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Nikolai Lugansky and the HKPhil under Charles Dutoit perform Rachmaninov’s Piano Concerto No. 3 at the Hong Kong Cultural Centre. Photo: Cheung Wai-lok

Review: Nikolai Lugansky/HK Phil/Charles Dutoit – masterful Rachmaninov, effortless Stravinsky, restrained Ravel

Controlled brilliance characterised Russian pianist’s performance of Rachmaninov’s Piano Concerto No 3 and HK Phil under Swiss maestro’s baton

Dirk Newton

What a joy it was to witness at this Hong Kong Philharmonic Orchestra concert the collaboration between the spirited Swiss conductor Charles Dutoit and the technically assured Russian pianist Nikolai Lugansky in Rachmaninov’s monumental Piano Concerto No.3.

Initially unassuming, Lugansky played the famous opening melody with an elegant simplicity, projecting its lyricism over strings that Dutoit kept under watchful restraint. The work oscillates between the grandest of technical challenges and sweeping lyricism.

The soloist became physically more animated as the work progressed, showing the deft touch necessary at the more poignant moments and, at times, lunging forward to fully capture the grandiosity of the more spirited passages.

Nikolai Lugansky receives the applause for his performance of Rachmaninov’s Piano Concerto No. 3 with the Hong Kong Philharmonic Orchestra as conductor Charles Dutoit looks on. Photo: Cheung Wai-lok

Structurally, the concerto’s second movement, Intermezzo, is somewhat hard to comprehend, as the gentle Russian opening theme is interrupted by a seemingly out-of-place piano passage of technical flamboyance. It’s as if the pianist is still intent on remaining in the turbulent throes of the first movement, but ultimately the opposing forces are united.

Rachmaninov’s transition into the final movement is masterly, with the theme initially presented in fragmentary fashion, which Lugansky ushered in with unexpected cheekiness. Dutoit took a back seat here, allowing the soloist to shine, but one notable moment was the return of the opening melody, which the maestro brought back with such delicacy that all the turbulence and foreboding of earlier evaporated in an instant.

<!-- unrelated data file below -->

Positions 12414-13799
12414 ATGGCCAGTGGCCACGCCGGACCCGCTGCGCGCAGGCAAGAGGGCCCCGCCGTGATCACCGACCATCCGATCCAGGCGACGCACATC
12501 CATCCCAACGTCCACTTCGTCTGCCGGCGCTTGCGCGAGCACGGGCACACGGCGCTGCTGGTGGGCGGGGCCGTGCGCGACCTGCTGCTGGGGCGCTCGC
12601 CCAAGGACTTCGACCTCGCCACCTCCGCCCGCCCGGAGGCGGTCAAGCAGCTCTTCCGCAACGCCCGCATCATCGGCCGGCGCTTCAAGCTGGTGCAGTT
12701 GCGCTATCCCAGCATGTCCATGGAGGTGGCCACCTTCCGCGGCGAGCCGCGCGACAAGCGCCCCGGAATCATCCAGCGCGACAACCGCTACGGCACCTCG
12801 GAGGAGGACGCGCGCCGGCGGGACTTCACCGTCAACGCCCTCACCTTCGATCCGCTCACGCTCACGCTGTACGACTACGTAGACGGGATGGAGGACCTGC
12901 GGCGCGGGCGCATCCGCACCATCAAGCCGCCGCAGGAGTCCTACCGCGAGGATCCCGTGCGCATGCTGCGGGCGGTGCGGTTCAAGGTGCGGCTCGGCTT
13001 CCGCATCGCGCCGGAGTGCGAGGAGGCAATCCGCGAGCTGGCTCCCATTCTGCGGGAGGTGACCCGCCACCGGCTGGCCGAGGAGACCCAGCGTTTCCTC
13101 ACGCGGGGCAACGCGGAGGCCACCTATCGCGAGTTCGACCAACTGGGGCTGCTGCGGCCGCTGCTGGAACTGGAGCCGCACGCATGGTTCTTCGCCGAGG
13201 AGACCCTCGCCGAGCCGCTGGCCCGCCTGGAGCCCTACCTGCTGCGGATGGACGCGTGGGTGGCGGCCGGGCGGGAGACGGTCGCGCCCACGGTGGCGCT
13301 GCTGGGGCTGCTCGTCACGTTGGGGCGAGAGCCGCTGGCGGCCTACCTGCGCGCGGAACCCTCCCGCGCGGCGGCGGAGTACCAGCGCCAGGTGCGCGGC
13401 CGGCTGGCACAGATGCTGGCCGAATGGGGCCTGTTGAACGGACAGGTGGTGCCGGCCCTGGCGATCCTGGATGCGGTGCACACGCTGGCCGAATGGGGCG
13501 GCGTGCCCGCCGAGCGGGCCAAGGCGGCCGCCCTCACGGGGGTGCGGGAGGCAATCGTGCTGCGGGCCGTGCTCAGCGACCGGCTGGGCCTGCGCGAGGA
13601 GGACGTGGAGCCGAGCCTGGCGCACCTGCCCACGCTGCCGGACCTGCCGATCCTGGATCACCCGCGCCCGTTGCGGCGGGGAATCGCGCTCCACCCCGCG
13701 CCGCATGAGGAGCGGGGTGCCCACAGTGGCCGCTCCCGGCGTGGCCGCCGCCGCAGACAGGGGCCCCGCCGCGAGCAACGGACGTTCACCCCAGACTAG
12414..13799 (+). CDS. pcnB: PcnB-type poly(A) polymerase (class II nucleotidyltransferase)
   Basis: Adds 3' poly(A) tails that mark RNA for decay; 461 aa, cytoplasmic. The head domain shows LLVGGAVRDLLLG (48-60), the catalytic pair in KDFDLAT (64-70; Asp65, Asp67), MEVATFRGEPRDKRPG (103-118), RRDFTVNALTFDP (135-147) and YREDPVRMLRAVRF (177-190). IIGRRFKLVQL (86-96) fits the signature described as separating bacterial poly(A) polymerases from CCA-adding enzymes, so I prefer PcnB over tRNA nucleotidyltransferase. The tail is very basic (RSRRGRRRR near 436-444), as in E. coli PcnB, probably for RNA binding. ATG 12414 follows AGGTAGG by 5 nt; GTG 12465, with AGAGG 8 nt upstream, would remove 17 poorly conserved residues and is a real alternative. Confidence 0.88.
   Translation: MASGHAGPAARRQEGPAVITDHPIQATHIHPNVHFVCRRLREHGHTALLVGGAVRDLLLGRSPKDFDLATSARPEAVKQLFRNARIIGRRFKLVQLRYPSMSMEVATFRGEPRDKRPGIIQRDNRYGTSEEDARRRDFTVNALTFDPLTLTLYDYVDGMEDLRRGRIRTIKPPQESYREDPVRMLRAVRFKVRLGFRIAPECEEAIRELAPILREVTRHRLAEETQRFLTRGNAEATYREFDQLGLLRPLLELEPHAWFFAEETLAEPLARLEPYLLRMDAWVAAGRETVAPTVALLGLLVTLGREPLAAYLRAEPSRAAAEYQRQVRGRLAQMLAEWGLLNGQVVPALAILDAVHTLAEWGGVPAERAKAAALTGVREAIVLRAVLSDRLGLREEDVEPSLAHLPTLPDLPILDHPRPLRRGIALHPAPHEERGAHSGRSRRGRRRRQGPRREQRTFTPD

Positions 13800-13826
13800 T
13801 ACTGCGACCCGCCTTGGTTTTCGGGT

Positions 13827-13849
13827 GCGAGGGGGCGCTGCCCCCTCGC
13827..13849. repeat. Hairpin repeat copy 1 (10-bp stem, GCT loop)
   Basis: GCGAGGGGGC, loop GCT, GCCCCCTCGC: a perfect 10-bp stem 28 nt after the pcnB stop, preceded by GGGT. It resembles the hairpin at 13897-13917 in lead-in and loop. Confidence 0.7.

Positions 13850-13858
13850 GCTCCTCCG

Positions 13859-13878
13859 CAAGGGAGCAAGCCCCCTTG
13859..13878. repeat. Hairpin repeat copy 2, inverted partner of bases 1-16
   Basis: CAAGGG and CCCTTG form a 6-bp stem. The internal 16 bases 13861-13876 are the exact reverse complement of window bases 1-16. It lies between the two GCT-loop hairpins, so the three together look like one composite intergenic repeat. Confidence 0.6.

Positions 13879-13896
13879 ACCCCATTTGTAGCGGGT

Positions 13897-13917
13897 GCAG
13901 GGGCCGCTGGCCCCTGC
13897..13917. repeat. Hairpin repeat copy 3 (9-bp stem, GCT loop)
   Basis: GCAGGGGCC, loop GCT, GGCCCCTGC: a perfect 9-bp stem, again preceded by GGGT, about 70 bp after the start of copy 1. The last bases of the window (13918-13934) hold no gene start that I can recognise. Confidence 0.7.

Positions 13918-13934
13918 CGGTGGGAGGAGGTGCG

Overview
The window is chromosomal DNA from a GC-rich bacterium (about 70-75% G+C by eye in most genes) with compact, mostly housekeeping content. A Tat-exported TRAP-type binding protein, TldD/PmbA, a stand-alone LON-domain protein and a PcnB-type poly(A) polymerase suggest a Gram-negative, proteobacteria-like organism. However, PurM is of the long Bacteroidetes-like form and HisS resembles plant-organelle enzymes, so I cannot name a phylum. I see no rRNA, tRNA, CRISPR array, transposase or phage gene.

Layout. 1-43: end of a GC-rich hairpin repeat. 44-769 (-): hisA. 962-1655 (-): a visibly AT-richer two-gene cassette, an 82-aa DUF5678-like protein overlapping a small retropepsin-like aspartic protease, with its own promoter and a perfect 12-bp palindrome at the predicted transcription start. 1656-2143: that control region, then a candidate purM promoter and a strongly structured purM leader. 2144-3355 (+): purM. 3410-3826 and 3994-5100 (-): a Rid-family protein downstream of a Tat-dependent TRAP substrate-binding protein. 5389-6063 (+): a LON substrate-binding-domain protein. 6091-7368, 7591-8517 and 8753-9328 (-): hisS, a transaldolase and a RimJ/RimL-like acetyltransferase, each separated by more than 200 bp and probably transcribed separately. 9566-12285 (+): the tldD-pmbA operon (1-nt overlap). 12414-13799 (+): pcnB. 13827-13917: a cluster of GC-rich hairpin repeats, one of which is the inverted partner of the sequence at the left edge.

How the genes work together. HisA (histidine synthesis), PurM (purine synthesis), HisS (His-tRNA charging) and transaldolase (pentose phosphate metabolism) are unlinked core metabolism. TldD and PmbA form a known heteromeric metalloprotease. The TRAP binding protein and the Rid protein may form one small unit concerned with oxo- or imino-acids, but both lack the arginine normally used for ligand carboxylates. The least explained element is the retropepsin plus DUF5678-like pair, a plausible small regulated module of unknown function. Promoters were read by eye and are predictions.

This concerto is akin to a wild beast, extraordinarily difficult to capture and almost impossible to tame. Lugansky not only rose to all of its challenges, but came out as the victor.

Charles Dutoit showed effortless understanding of Stravinsky’s The Song of the Nightingale. Photo: Cheung Wai-lok

The second half of the concert featured Stravinsky’s The Song of the Nightingale, written as an opera but later reworked as incidental music for Diaghilev’s Ballet Russes, and Ravel’s Daphnis and Chloe Suite No. 2. In the Stravinsky, Dutoit managed to exude the differences in imagery between the real nightingale and that of the automated equivalent with effortless understanding.


Principal flute Megan Sterling’s nightingale captured the bird’s nonchalance and flippancy and was delivered with a purity of sound. Principal trumpeter Joshua MacCluer’s representation of the fisherman demonstrated an almost inaudible tonguing and sweetness of tone.

Dutoit is known for his interpretation of French impressionist colours, and Ravel’s startling orchestration makes full use of the orchestra’s sound palette. He exercised great restraint for much of the piece, keeping the woodwinds bubbling beneath the surface while allowing the strings to soar above, until the work’s final climactic moments, which were almost transcendent in their delivery.

At 81, Charles Dutoit is as commanding as ever. Photo: Cheung Wai-lok

Dutoit, who is 81, looked somewhat weary by the end of the concert, but is as commanding, and no doubt as demanding, as ever and just as riveting to watch.

Dutoit & Lugansky, Hong Kong Philharmonic Orchestra, Hong Kong Cultural Centre Concert Hall.

Reviewed: November 17